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The global commitment to universal health coverage—target 3.8 of the Global Goals for Sustainable Development—is as ambitious as it is energizing. Ensuring everyone, everywhere around the world has access to quality health care without being forced into poverty will require stronger health systems that generate better patient services and improve people’s health. And, to that end, investments in hospitals and their performance will be key.

UHC is about timely, appropriate and high quality services at an affordable price, yet hospitals are often overlooked by country governments and donors alike. This needs to change given the shift in disease burden—whereby cardiovascular disease, cancer and trauma, rather than infectious diseases, now dominate the burden of disease even in the poorest countries. Cancer and cardiovascular disease each claim more lives in Sub-Saharan Africa than AIDS, tuberculosis and malaria combined—although the latter remain the focus of funders. Health investment priorities must shift to meet the changing disease profile.

If we continue to give little attention to upgrading and integration of hospitals and their services, low- and middle-income countries will remain ill-equipped to meet their commitment to UHC. Sticking with the status quo leaves modernization and expansion of hospitals to the private sector, which typically skews investments to the upper and middle classes and often increases inequalities within and across countries. For example, the boom in private hospital construction in many middle income countries in East Asia compensates for the lack of public investment in hospital services. But these private hospitals are used by the wealthy who can afford their services, while the poor are relegated to seek care at public hospitals. The poorest citizens in low- and middle-income countries ultimately suffer the most.

Although bilateral and multilateral donors focus almost exclusively on primary health care to meet UHC goals, and philanthropic institutions like the Bill & Melinda Gates Foundation have followed suit, this strategy falls short of the needs and preferences of country governments and their citizens. And it undermines the quality of the evolving health care system.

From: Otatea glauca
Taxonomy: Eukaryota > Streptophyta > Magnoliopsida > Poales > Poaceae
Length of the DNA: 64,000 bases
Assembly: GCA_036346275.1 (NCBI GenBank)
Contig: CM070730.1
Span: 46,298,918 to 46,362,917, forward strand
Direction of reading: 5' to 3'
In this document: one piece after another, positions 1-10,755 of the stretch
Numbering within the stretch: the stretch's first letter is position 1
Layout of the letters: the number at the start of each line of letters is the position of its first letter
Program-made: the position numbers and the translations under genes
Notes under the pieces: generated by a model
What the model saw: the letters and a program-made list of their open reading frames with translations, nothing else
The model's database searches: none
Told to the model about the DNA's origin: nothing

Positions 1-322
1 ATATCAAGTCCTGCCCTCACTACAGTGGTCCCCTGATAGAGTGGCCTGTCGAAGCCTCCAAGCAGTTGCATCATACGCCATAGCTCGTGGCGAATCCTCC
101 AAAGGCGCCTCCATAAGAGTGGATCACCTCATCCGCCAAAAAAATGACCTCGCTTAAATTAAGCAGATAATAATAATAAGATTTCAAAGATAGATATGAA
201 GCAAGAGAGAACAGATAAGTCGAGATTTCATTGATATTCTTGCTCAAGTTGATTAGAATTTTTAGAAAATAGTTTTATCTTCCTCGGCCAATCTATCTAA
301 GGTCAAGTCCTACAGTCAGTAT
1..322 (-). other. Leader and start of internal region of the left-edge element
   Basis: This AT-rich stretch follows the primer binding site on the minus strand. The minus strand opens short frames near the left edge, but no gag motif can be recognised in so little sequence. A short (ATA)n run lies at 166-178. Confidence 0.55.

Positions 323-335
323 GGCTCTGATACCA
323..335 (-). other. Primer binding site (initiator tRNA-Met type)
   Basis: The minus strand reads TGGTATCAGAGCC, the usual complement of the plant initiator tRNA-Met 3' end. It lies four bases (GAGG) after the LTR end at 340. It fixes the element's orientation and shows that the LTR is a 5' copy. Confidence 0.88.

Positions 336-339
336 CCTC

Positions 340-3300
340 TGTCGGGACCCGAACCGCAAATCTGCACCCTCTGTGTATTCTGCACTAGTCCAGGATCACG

First, countries are clearly concerned about the lack of hospital investments. This is most evident through the fact that countries are increasingly seeking support from the multilateral development banks and their private sector arms, such as the International Finance Corporation, to make new investments.

Middle income countries moving towards UHC, such as China, Brazil and Nigeria, already spend 70 percent of their health budgets on hospital care. Improving hospitals’ efficiency and quality, as well as integration with primary care, is critical to raising performance. It would also be cost effective to do so. Without hospitals, primary health care services, and investments made in hiring staff or new equipment, lack a point of reference and an effective referral network. If hospitals are dysfunctional, services at all levels suffer.

Second, the specialized expertise and support of hospital care remains central to the treatment of trauma, cancer, and other chronic diseases—which require new and more costly health care strategies. Although primary health care remains important, building integrated care networks that link hospitals to outpatient services can offer cost effective and critical services to people increasingly dependent on them.

As countries and donors seek to manage the rise of non-communicable and chronic diseases, prioritizing the building-up of health system capacity and improving health system performance can bring healthy returns. As I’ve written about before, this means renewing their efforts to upgrade health care systems, investing in secondary and tertiary facilities, and integrating care across inpatient and outpatient services. Furthermore, investments should be made to improve hospital leadership—an indispensable tenet of quality hospitals, management, and health care.

Without putting efforts towards hospitals, UHC goals risk becoming hollow exhortation rather than empowering targets. That’s why I’m helping host an event at CGD on December 7 to launch a new report, Better Hospitals, Better Health Systems, Better Health. I hope you’ll join us for a discussion on the critical issues around and importance of improving and reforming health systems and hospitals in low- and middle-income countries, where it’s needed most. (Register here)

Disclaimer

CGD blog posts reflect the views of the authors drawing on prior research and experience in their areas of expertise. CGD does not take institutional positions.